In this gig I used the system actions plugin to catch rackspace activations. These also occur when the options dialog is closed. The System actions plugins also works in the global rackspace. The advantage is you can create rackspaces to hearts content without any extra coding for keeping the timers in the global rackspace running.

For the timers there is no dependence between the global rackspace and the other rackspace(s) anymore.

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Thanks for all the work. I wasn’t getting any response from the knob which is bound to the OSC command on the X32 send level when the heartbeat is run. OSC control of the X32 works when I adjust the knob but I’m not sure if the /xremote command is working like it does in TouchOSC where it should be sending the commands back to the knob.

I changed the SendHeartbeat command to an OSC_SendStringSpecific command to change the value of a fader on the X32 and that does fire with each heartbeat, so communication to the X32 via the function is working, but the X32 doesn’t seem to be updating the knob on GP.

I did have to use the Direct Addressable OSC option to be able to use multiple “/” characters for the OSC address of the widget, so I’m not sure if that affects this situation. For example, the X32 address for the send fader of a mix is /ch/17/mix/01/level which cannot be used in the OSC/GpScript Name.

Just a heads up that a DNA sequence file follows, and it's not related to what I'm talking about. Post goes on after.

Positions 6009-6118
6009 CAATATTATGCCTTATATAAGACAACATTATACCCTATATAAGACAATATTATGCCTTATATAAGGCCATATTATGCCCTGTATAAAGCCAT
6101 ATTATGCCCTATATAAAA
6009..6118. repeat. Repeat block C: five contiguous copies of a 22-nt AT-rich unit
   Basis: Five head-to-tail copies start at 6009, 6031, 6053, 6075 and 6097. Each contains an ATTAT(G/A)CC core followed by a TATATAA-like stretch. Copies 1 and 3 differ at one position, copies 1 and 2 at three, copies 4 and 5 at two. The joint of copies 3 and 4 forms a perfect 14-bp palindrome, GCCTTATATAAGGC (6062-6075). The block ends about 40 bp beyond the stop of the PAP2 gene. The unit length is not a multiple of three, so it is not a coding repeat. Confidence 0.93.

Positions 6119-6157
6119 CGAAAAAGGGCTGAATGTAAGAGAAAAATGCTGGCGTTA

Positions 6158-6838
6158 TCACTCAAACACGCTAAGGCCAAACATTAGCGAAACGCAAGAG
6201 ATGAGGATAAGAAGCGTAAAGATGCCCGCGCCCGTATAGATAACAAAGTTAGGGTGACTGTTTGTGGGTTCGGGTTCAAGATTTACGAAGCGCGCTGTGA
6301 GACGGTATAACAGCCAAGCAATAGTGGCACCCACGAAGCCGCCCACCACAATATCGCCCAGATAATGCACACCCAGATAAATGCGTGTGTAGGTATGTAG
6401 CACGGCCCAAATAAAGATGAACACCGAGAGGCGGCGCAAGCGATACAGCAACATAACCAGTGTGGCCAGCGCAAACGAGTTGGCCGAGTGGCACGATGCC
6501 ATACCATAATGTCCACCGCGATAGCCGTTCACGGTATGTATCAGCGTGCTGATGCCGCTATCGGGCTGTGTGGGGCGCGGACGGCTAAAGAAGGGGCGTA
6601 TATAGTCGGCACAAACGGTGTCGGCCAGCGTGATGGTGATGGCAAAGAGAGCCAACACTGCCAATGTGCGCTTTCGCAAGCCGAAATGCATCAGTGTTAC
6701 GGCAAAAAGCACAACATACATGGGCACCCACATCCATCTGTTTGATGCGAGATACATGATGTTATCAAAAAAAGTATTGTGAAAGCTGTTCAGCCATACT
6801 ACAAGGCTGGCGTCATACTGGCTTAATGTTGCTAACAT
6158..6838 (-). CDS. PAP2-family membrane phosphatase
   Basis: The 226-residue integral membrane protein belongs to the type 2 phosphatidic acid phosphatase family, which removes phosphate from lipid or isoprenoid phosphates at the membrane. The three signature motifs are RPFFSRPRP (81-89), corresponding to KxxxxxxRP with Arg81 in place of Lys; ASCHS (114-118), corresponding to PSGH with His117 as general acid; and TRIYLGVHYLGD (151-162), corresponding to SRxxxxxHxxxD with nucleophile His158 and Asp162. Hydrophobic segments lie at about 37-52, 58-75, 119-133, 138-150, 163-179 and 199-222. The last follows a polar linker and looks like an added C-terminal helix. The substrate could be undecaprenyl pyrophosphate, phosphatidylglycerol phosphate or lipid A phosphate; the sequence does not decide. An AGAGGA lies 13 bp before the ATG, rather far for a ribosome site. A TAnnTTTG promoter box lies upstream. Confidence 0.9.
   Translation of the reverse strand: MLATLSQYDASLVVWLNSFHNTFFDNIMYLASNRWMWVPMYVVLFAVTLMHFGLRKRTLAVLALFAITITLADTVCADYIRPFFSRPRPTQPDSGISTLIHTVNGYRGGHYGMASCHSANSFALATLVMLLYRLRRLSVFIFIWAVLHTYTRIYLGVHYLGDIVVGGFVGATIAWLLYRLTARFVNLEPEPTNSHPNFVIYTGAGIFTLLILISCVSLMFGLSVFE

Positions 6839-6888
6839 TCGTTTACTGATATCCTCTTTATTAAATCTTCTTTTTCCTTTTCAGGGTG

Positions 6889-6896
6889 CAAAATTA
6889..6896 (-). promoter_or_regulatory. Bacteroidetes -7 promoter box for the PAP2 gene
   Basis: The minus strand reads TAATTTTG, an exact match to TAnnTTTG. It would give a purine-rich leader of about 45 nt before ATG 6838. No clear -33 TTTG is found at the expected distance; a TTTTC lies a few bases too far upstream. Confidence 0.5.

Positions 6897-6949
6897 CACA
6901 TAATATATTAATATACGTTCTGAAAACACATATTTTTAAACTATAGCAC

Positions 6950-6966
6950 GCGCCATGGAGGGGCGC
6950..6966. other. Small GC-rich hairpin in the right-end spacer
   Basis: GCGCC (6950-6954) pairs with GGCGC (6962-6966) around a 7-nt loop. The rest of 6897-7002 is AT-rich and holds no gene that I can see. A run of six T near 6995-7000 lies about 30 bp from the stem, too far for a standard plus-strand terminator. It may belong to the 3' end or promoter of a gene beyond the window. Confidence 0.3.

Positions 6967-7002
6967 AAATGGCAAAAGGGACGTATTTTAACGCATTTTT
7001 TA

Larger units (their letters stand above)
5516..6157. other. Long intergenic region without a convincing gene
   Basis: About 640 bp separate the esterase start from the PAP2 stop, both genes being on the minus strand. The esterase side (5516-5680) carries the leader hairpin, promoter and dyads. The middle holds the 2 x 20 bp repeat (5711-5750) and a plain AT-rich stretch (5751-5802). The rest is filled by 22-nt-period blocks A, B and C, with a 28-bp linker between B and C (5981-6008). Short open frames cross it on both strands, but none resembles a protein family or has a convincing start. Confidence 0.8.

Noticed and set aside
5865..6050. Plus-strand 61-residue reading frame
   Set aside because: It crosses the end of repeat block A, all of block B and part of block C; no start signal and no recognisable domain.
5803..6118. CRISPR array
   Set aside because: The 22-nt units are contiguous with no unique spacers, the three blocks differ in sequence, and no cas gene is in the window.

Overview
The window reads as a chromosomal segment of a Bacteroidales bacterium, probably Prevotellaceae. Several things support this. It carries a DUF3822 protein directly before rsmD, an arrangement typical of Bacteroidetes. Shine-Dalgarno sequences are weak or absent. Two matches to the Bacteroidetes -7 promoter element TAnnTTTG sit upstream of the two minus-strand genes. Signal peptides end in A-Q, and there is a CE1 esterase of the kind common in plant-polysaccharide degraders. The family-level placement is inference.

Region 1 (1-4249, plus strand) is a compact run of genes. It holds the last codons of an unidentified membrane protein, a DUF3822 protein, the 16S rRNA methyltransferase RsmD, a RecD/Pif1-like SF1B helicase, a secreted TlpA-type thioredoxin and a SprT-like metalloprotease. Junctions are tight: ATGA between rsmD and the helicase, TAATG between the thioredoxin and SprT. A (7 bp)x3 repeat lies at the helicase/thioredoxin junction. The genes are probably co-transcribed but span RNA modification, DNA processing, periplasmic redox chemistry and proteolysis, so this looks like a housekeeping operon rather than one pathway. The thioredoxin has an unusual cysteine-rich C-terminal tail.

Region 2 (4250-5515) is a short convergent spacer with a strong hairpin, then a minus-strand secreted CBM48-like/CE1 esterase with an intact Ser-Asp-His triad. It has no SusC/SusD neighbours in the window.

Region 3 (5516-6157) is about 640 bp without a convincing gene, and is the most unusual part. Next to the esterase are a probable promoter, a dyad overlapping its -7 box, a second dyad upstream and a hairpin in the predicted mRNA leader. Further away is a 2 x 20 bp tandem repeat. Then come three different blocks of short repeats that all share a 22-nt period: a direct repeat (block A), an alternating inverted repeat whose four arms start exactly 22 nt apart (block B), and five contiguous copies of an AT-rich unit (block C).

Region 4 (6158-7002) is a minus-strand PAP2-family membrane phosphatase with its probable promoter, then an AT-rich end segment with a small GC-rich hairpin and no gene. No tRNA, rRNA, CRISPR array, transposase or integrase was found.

I may try to adjust your code for the fader curve to TouchOSC as that seems to be communicating with the X32 better and the timer is less complicated. It might be better to keep all of this outside of GP anyway to avoid any possible issues with my plugins.

If you think of anything obvious, let me know. Thanks again for the time and effort, it has helped me get a better understanding of how GPScript works

Sorry it took some time, but sometimes there are other things in life :slight_smile:

As far as I know this is possible:

On OSCMessageReceived(m : OSCMessage) Matching "/bus1/Midi"
// BlaBla

And this is also possible:

OSC_SendStringSpecific("/this/is/possible", "hi_is_not_low", "", 7701)

About this:

You have configured the OSC settings?


I have it pointing to my own laptop, but when the X32 has its own ipaddress, then you could configre that, although using the “specific” versions is perfectly fine, especially when you have more that one remote client to address.

Sometimes it is handy to use a packet sniffer like Wireshark, although is has a learning curve:

Make sure you let the ip-address point to an address that is not local on your computer, else your wifi interface or ethernet interface will not be used and Wireshark ‘sees’ nothing.

When you do not use a filter (udp.port==7701), you see much, much more and when you’re into networking, sometimes interesting stuff…

Maybe this gives you some pointers to investigate/try

Thanks! I have the IP/port of the X32 saved in the OSC settings. I’ll mess around with WireShark as I’m familiar with it’s use. I have a working prototype in TouchOSC so I’ll probably focus on that for now but will report back if I can it working in GP. Just don’t want to get too far down this rabbit hole when there’s a lot of of other work to do to get things set up. Thanks again!